You already know that faster is better when it comes to handling online customer transactions. But you might be surprised to learn what "better" really means, in terms of tangible business outcomes. Here are some examples highlighted in Akamai’s State of Online Retail Performance report:

  • At Staples, a one-second improvement in page-load times yielded a 10% boost in conversions.
  • Walmart found that every 100 ms improvement in transaction speed led to a 1% improvement in revenue.
  • Fanatics, a leading seller of licensed sports merchandise, doubled its mobile conversions after cutting page-load times by two seconds.

Similarly, New Relic helped UK transportation ticket seller Trainline reduce its customers' buying time by 300 milliseconds—which allowed the company to claim an additional £8 million of revenue in a year.

If you aren't already working to cut your own organizations’ transaction times—from your homepage to the "buy" button—these numbers should be lighting a fire under those efforts. But consistently achieving this level of success is rarely easy. In fact, the wrong approach to hunting down those million-dollar milliseconds can lead to some costly missteps.

It’s not enough just to make your websites and apps work faster. Business success requires you to focus on your customers, understand what matters to them, and give them the best possible experience. These three best practices can help you learn to go faster without spinning your wheels:

Best practice: Make it work before you make it fast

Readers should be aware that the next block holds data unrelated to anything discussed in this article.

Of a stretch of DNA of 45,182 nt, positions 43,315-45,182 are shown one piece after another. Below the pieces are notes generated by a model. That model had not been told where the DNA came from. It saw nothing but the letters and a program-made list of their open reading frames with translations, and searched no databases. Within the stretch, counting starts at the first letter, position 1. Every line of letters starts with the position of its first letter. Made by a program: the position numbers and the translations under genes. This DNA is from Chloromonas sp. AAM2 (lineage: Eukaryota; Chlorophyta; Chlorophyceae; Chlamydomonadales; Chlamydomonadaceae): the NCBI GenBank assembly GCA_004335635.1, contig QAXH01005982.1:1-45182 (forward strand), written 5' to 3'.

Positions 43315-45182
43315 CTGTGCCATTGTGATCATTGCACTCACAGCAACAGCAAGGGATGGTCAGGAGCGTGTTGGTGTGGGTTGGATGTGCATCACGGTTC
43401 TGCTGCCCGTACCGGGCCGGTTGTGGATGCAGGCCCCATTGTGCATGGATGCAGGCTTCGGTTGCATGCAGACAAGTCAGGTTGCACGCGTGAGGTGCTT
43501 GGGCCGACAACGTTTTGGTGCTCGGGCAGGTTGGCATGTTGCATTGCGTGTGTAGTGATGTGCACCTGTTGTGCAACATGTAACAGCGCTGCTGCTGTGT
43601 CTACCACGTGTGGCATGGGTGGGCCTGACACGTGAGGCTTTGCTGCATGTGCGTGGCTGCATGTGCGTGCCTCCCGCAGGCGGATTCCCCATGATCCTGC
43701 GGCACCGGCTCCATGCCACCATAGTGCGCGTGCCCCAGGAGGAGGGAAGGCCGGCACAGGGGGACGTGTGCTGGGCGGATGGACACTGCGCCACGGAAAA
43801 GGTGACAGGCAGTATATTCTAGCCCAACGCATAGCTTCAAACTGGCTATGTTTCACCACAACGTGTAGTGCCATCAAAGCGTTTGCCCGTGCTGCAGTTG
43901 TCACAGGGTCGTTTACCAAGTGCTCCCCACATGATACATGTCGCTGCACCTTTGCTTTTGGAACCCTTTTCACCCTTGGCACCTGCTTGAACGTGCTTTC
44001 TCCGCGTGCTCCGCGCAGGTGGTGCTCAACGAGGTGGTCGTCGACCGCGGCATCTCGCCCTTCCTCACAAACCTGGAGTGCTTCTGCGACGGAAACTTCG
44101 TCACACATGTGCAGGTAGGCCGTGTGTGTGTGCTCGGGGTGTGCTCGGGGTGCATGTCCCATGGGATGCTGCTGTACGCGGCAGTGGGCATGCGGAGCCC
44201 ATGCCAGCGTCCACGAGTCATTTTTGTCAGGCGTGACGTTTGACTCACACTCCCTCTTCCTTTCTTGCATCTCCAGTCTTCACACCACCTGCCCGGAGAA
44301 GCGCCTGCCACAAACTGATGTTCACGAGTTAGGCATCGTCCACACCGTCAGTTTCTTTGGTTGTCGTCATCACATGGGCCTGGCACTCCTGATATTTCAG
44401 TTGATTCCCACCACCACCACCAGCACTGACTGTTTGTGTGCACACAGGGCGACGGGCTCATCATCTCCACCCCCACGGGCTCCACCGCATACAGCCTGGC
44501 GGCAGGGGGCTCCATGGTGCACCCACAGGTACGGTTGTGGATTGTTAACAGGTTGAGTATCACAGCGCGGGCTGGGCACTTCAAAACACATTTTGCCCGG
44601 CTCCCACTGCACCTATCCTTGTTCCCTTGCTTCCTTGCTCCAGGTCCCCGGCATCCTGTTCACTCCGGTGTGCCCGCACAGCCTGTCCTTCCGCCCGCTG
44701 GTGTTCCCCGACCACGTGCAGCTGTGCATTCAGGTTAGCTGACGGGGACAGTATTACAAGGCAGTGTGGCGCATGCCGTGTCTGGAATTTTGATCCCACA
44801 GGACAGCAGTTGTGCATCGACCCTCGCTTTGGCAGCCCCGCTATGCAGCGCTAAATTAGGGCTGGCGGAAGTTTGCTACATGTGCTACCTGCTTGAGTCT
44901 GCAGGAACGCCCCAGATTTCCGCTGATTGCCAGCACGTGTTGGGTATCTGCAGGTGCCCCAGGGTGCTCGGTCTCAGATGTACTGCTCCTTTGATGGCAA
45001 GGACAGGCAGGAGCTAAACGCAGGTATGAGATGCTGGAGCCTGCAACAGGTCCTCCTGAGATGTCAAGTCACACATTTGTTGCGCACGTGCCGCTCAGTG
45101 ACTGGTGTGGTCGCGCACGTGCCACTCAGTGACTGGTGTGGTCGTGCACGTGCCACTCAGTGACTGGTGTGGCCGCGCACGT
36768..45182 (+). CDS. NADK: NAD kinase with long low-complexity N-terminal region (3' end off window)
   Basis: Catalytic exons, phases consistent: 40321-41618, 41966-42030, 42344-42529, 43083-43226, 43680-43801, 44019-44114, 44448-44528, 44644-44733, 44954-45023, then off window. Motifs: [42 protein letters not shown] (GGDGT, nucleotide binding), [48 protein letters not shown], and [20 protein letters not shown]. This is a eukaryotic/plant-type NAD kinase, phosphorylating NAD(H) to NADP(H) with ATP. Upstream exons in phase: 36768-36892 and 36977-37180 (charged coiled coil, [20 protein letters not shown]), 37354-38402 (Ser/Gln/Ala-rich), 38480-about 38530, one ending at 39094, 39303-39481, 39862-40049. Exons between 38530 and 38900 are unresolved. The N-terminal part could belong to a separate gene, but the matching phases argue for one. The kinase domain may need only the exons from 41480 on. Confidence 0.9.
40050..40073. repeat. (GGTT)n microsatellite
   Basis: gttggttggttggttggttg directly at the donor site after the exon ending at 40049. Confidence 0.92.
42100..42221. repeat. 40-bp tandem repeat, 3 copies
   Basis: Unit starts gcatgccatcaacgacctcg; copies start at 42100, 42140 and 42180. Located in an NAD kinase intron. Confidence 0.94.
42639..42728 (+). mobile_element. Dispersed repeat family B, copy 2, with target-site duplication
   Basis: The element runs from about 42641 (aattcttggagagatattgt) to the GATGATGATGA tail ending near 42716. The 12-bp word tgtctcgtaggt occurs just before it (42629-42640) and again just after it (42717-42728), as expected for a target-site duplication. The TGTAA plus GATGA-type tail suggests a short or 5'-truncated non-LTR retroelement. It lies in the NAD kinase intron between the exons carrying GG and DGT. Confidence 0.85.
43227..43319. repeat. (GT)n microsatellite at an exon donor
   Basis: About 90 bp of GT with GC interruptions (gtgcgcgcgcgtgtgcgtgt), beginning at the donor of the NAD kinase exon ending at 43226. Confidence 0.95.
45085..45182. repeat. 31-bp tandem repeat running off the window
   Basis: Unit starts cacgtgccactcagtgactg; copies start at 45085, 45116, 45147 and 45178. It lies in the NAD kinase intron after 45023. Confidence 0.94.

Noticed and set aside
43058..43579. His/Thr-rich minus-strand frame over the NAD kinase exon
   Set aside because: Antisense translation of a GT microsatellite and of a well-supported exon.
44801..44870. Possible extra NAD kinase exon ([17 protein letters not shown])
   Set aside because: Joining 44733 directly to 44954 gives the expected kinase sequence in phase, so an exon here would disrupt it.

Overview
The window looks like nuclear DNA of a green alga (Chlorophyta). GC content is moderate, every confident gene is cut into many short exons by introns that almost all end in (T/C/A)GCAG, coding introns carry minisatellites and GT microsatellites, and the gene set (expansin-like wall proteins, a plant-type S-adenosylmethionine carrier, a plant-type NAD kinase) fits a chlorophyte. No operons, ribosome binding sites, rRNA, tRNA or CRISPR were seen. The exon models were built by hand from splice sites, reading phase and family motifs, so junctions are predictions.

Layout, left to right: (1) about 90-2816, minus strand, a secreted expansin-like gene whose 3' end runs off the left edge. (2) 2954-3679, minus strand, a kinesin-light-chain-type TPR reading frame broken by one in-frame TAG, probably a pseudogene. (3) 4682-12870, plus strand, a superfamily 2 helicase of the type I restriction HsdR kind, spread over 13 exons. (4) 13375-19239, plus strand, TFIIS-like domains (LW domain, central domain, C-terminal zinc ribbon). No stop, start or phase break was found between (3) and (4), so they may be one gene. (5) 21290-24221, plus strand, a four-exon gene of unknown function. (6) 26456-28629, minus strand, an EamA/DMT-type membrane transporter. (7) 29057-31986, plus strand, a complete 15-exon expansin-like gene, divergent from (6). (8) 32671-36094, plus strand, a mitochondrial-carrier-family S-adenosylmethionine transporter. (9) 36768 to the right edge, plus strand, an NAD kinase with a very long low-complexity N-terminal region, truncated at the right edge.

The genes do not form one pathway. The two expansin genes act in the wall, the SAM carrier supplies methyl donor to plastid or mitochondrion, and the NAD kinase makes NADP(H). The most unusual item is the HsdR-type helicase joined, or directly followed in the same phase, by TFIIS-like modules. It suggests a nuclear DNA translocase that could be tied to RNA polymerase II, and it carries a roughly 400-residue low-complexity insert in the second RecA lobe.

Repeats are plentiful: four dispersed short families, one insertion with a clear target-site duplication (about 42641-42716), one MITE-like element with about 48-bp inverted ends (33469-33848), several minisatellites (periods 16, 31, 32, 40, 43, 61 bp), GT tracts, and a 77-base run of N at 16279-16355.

Obviously, your goal is to let your customers complete their transactions as quickly as possible. But some things are more important than going fast. Until you can ensure that your websites and applications deliver two bedrock requirements—availability and correctness—you’re not ready to worry about optimizing your transactions for speed

Availability: The most important 'ability' of all

It doesn't matter if your transactions are fast unless your applications and infrastructure are consistently and reliably available. As coaches like to point out, ”your greatest ability is availability.” You can train for months to run a big race, but if you pull a muscle the day before the event, it's all wasted effort. It doesn't matter how fast you can run if you never make it to the starting line. The same thing can happen when a business fails to address persistent errors or unresolved outages: "Fast" doesn't matter if your website and applications aren't available to customers in the first place.

Correctness: Because 'broken' is bad no matter how fast you serve it

Here’s an example: A major retailer was working on load performance and stress testing in preparation for Black Friday. The test results looked good and indicated that the company’s systems could handle far more users than they expected, with response times of a second or less.